May 16, 2023 Ι The floating offshore wind farm “Hywind Tampen” is being built in the North Sea off Norway. What can the plant achieve in detail and what risks for the environment does the project entail?
Floating offshore wind will be key to delivering cost-effective renewable energy to consumers. Equinor is leading the way in developing this technology with Hywind Tampen, the largest floating wind farm to date. It is located in the North Sea off Norway. It delivered its first electricity on November 13, 2022. Seven of eleven turbines were connected to the grid by the end of last year. The last four turbines were assembled last autumn and will be installed on the field during a weather window in 2023. Meanwhile, the installation of the Sørlige Nordsjø II wind farm is already being planned.
Smooth production line: Floating foundations required
The market is still developing, and although various component designs, installation techniques and deployment methods are being considered and prototyped but none have been commercialized at full scale. Floating foundations were required for the Hywind Tampen project as the water depth and seabed geology in the Tampen area made it impossible to install conventional fixed-bottom turbines.
A critical challenge was the work involved in assembling the entire 8.6 MW turbines – including tower sections, nacelles and blades – onto huge 107m spar buoys that lie mainly underwater. This needed to be performed in the controlled environment of a port – where the whole system could be kept as static as possible – before the completed turbines were towed out to their installation site. With such huge floating foundations, this port required an exceptionally large draft – ruling out jack-up vessels, which would be too short to assemble the turbine sections. Also, though conditions at Gulen Industrial Harbor were calm, using crane vessels would increase the complexity of assembly engineering, which would then require transfer between two floating objects.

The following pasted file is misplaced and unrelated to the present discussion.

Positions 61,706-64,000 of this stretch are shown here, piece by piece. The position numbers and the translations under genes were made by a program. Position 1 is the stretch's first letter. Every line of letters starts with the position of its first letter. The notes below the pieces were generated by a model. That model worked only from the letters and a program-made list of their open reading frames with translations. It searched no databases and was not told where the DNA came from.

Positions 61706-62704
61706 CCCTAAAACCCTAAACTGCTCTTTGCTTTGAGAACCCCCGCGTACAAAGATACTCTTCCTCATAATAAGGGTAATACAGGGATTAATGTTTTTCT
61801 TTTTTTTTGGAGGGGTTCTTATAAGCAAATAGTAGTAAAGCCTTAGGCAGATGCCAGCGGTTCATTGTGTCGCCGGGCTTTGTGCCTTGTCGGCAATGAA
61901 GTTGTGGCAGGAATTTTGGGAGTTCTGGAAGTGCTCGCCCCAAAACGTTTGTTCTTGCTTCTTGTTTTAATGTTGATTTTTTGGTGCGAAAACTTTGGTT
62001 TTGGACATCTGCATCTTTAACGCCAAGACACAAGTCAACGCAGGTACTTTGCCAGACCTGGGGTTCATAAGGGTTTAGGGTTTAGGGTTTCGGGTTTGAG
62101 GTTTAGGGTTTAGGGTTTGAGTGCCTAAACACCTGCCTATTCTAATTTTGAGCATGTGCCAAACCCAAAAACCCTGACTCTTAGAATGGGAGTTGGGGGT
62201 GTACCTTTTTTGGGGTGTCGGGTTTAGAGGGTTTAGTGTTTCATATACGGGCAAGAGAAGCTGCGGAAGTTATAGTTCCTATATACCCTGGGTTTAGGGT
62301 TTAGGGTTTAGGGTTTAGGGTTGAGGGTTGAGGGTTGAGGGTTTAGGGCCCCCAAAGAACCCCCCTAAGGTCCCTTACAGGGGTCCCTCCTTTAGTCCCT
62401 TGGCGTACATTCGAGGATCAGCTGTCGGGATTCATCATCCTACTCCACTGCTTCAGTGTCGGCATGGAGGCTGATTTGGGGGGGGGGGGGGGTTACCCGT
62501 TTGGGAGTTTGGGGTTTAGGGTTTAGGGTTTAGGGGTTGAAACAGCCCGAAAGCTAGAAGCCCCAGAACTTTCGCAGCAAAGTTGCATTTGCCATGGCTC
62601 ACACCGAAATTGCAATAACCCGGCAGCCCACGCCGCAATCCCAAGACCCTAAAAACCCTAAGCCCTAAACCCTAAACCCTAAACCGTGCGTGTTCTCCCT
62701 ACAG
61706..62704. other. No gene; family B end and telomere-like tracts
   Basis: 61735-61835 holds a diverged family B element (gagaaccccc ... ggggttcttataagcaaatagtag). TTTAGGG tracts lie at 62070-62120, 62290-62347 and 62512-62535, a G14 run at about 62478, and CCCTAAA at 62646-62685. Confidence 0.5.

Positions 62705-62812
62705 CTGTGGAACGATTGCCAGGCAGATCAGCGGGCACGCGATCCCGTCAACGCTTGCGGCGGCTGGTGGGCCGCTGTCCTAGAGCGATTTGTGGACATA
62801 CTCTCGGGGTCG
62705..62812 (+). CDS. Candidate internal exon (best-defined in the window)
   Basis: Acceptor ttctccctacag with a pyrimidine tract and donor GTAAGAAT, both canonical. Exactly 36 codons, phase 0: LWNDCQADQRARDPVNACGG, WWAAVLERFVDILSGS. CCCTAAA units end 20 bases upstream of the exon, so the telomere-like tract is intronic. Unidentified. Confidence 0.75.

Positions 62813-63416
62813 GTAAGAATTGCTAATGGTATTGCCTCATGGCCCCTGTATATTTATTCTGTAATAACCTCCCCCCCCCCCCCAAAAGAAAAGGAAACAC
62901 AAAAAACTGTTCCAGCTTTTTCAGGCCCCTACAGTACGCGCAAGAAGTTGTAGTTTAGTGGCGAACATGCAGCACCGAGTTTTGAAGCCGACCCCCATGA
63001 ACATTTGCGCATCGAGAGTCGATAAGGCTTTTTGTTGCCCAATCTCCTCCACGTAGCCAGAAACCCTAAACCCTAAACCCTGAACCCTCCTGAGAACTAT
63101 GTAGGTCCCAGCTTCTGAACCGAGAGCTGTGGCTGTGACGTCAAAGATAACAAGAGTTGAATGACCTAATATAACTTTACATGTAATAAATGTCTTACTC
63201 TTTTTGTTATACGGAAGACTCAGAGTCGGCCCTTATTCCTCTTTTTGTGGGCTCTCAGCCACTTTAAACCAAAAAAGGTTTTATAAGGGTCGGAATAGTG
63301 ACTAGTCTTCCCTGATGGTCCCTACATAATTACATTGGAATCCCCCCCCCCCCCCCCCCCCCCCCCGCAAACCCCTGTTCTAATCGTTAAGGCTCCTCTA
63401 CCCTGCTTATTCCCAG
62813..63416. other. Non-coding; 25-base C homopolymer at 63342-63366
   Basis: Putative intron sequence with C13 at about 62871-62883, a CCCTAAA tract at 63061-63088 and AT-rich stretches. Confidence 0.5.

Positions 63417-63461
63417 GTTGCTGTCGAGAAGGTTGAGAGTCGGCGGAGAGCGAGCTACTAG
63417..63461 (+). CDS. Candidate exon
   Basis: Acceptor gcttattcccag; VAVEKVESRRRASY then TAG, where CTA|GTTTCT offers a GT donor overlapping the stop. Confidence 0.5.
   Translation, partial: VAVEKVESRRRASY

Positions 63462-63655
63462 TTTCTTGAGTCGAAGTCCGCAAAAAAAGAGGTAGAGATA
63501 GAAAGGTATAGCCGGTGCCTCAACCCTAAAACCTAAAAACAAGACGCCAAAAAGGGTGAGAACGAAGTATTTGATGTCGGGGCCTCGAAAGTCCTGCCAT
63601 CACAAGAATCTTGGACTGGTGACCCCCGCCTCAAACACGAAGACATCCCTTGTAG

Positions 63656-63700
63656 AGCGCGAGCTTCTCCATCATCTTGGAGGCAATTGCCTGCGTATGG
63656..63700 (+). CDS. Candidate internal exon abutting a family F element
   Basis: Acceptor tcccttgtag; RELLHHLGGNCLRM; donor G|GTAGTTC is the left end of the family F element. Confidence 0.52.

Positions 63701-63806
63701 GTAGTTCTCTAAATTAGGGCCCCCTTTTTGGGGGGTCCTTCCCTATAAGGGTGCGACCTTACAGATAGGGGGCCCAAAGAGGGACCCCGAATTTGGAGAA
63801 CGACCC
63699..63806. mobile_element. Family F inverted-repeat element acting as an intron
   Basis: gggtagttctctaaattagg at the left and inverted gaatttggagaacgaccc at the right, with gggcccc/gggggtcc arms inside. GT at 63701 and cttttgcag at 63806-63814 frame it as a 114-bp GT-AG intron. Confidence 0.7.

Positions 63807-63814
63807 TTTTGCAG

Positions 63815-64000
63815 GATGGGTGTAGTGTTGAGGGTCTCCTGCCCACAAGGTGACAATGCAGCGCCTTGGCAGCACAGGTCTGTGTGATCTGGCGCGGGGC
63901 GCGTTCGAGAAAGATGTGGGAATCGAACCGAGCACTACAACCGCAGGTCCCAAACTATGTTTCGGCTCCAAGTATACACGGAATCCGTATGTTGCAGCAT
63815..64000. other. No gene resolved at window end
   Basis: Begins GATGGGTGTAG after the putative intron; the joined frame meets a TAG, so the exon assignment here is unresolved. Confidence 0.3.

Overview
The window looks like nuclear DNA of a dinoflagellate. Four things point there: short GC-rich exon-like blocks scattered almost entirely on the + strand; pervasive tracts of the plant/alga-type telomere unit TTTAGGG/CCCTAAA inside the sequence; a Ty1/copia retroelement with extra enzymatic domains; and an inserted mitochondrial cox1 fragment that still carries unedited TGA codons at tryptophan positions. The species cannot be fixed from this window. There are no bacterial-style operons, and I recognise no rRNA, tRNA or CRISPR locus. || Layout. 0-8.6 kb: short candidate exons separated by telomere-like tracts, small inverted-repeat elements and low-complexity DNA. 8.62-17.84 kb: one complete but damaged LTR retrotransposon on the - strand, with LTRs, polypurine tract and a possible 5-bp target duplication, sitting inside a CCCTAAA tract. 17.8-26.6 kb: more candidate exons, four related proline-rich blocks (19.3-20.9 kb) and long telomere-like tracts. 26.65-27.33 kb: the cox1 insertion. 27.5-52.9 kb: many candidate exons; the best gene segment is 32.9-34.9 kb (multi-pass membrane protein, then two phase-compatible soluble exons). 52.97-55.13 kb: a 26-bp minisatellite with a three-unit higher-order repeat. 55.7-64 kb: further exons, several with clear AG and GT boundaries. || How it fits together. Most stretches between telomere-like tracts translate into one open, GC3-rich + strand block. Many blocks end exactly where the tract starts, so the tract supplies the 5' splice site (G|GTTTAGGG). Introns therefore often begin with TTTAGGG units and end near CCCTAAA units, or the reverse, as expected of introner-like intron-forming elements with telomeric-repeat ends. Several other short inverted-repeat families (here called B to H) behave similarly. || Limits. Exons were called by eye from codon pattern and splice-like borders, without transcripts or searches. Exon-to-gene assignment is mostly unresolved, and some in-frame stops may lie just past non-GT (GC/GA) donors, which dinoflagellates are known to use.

A spacer barge between the quay and spar foundation was needed to ensure adequate clearance between the base of the foundation and the seabed. Martin Tieman, Project Manager for Mammoet, explained:
“We recognized that we would need a crane with a huge outreach to make the required lifts. The majority of land-based cranes in any fleet would not be able to achieve a 143m distance at these weights, but we knew that if it could be done the project would benefit significantly. This would create a smooth production line from marshalling yard to turbine assembly to commissioning – all at the same location – optimizing the use of offshore assets. With the port confirming the quayside would be able to provide the required ground bearing pressures, we were able to put together a plan that would deliver a comprehensive package of port handling and assembly of all eleven turbines of Equinor’s development.”
Floating offshore wind farms: Energy of the future?
Develop the North Sea as an offshore energy hub
Large-scale offshore wind farms at Sørlige Nordsjø II (SN2) will deliver renewable energy to Norway and potentially Europe, contributing to further develop the North Sea as an offshore energy hub, and create new industrial opportunities for Norway as an energy nation. The Norwegian Government announced in February 2022 that the first phase of the SN2 area will be an auction to develop a 1.5 GW windfarm that provides power to the Norwegian mainland. The second phase of SN2 could be a hybrid project (1.5 GW), delivering power to both Norway and Europe.